Resources: Health + Safety

  • Dealing With Employees Who Deny Unfitness To Work

    March 2018

    by Michael Wagner

    A roadmap for dealing with disabled employees who are unfit for active employment, but who deny being unfit, is detailed in Kelfor Industries Ltd. v. United Steelworkers, Local 2009 ([Grievor] Medical Leave and Termination Grievances) (November 21, 2017 – unreported at time of writing) (Lanyon).

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  • A Crack in the Dam? Merrifield v. Attorney General (Ont.) and the Undead Tort of Harassment

    October 2017

    by Gavin Marshall

    For many years, workplace law has generally proceeded on the assumption that remedies for harassing behaviour and civil “harassment” were, except in rare cases, outside the purview of the courts. Harassment, as a civil wrong, had developed within the administrative structure of human rights tribunals and grievance processes under collective agreements but there was no generally recognized common law “tort” of harassment.

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  • Justifying Random Drug and Alcohol Testing in the Workplace

    October 2017

    by Graeme McFarlane

    In a unanimous decision released Sept 28, 2017, the Alberta Court of Appeal (“ABCA”) upheld a judicial review decision which found that the majority of a grievance arbitration panel (“Majority Panel”) had improperly decided that Suncor’s random drug and alcohol testing policy was unenforceable.

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  • Right to Refuse Unsafe Work – Federal Developments

    March 2017

    by Gregory J. HeywoodJennifer Hogan

    In BC, a worker has a right to refuse work if he/she “has reasonable cause to believe that to do so would create an undue hazard to the health and safety of any person” pursuant to Section 3.12(1), of the Occupational Health and Safety (OHS) Regulations. There is no general definition of the term “danger” in the OHS Regulations.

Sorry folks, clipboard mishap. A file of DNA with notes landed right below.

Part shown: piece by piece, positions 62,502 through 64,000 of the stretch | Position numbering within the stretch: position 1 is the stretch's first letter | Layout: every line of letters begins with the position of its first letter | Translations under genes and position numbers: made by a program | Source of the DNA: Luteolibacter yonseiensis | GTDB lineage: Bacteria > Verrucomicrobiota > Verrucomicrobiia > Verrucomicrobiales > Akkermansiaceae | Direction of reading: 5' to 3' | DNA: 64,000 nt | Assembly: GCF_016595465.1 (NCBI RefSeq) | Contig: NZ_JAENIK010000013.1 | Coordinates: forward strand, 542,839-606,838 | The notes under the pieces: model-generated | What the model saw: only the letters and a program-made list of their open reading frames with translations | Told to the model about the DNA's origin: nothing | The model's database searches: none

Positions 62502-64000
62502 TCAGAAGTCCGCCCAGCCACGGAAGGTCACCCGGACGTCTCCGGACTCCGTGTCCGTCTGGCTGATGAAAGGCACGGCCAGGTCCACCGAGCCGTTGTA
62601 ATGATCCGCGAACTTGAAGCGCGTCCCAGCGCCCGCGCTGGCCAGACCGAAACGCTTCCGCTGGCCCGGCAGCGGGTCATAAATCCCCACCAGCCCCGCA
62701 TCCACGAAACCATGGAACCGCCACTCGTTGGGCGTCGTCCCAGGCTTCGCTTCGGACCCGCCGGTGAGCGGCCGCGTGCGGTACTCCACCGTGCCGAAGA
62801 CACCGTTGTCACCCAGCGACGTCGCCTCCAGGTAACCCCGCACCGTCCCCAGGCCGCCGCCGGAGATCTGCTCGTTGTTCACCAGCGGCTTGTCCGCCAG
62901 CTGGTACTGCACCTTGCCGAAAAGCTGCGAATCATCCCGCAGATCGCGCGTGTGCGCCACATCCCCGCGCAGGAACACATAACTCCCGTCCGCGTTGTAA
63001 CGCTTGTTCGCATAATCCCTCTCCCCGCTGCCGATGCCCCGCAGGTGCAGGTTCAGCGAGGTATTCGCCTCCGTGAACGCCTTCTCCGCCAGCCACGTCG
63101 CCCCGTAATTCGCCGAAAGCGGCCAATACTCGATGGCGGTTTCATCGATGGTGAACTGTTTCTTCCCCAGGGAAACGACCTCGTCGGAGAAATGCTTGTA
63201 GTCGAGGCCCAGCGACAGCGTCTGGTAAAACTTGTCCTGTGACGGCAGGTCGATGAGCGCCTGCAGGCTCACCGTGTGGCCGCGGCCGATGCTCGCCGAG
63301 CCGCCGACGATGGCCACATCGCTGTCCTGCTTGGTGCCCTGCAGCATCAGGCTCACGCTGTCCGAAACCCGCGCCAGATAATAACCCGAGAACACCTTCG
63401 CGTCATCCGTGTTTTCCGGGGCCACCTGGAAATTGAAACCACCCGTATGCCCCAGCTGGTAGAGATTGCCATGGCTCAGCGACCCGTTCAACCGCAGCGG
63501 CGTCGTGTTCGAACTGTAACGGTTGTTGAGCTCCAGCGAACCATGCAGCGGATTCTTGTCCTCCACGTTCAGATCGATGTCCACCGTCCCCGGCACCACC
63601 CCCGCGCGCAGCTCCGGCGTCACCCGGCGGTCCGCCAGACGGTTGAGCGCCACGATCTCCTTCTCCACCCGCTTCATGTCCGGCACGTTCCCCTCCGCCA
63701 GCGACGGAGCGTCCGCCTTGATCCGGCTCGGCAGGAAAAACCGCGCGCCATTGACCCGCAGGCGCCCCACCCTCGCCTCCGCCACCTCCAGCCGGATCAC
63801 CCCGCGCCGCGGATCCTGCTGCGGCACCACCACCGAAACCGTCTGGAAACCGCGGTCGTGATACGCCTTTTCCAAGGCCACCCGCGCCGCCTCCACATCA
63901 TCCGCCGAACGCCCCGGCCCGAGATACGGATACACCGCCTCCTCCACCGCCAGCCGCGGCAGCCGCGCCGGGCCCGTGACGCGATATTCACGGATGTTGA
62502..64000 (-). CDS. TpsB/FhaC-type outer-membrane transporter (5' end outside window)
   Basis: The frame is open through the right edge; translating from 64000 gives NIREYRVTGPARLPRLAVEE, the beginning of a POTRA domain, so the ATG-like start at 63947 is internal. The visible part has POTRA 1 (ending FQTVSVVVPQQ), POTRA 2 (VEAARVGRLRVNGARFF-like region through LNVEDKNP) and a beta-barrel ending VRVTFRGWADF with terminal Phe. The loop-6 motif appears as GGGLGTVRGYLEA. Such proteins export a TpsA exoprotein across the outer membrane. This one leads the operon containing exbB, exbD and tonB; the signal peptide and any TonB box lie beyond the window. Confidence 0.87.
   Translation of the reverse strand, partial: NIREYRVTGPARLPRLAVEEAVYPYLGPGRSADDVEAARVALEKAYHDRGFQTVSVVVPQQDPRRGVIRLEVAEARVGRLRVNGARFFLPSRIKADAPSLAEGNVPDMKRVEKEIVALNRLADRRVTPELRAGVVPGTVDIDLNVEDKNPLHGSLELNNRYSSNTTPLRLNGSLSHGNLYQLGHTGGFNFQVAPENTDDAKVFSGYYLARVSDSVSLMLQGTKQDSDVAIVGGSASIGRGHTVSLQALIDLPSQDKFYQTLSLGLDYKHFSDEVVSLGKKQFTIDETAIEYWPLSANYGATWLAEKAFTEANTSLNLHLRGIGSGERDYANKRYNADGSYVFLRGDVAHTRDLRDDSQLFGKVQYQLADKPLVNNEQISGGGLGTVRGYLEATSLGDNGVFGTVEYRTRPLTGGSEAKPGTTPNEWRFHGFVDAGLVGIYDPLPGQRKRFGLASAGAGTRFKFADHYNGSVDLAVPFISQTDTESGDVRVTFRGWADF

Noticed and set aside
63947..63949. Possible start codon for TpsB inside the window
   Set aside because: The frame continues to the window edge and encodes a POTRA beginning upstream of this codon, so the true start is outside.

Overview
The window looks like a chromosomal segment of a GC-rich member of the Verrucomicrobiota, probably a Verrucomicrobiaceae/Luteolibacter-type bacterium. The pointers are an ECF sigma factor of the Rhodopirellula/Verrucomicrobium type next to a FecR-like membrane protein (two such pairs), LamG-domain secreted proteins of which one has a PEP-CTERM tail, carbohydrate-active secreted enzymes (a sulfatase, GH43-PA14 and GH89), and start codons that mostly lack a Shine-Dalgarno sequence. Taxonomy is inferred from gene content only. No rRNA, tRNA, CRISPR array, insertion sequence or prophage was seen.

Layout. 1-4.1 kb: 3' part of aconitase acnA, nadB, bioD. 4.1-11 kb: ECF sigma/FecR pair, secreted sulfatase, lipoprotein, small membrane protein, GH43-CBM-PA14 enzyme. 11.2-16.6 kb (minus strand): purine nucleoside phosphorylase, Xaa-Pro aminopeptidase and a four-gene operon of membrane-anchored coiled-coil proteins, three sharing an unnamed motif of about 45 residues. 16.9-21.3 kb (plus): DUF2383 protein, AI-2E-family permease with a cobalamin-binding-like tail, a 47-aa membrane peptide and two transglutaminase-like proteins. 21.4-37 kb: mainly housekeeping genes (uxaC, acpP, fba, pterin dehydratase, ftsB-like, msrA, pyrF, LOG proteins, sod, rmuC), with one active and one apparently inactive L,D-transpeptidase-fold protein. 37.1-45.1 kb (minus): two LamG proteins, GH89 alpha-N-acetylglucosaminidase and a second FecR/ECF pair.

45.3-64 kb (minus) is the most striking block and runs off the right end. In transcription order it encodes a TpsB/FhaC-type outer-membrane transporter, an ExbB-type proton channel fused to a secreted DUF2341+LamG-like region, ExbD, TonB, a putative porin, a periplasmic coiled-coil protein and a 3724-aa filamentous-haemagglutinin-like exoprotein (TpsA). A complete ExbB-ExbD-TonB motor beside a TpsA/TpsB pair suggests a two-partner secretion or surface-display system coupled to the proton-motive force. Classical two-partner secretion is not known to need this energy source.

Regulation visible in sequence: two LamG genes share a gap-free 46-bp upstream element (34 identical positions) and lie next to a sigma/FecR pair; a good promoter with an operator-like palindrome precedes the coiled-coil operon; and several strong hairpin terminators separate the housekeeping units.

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  • Maintaining Privilege Over An Employer’s Internal Accident Investigation

    October 2016

    by Alissa Demerse

    A recent decision of the Alberta Court of Queen’s Bench underscores the importance of taking early steps to retain legal counsel to assist employers with serious workplace accidents. In Alberta v. Suncor Energy Inc, 2016 ABQB 264, certain documents and records created or collected during an accident investigation were protected by litigation and solicitor-client privilege where legal counsel made decisions with respect to the accident investigation within hours of the event.

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  • When Does Inter-Personal Conflict Become a “Significant Work-Related Stressor”?

    July 2016

    by Thomas A. Roper K.C.

    It is often difficult to determine whether personal harassment, rudeness or simple bad manners meets the threshold of a “significant work related stressor” potentially qualifying the target of such behaviour for Workers’ Compensation benefits.

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  • Domestic violence in the workplace – not just the NHL’s problem

    December 2015

    Sadly, it is far too common that we hear of news headlines involving professional athletes charged or convicted of assaulting their partners or spouses, e.g. “Kings Defenseman Voynov Suspended Indefinitely”, and “TSN Analyst Aaron Ward Arrested.”

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  • The Duty to Accommodate Medical Marijuana in the Workplace

    August 2015

    by Brandon Hillis

    Across North America, attitudes towards marijuana use, both recreational and medical, are changing quickly. To the south of our border, several U.S. states, including Washington, Colorado, Alaska and Oregon, have legalized the recreational use of cannabis.

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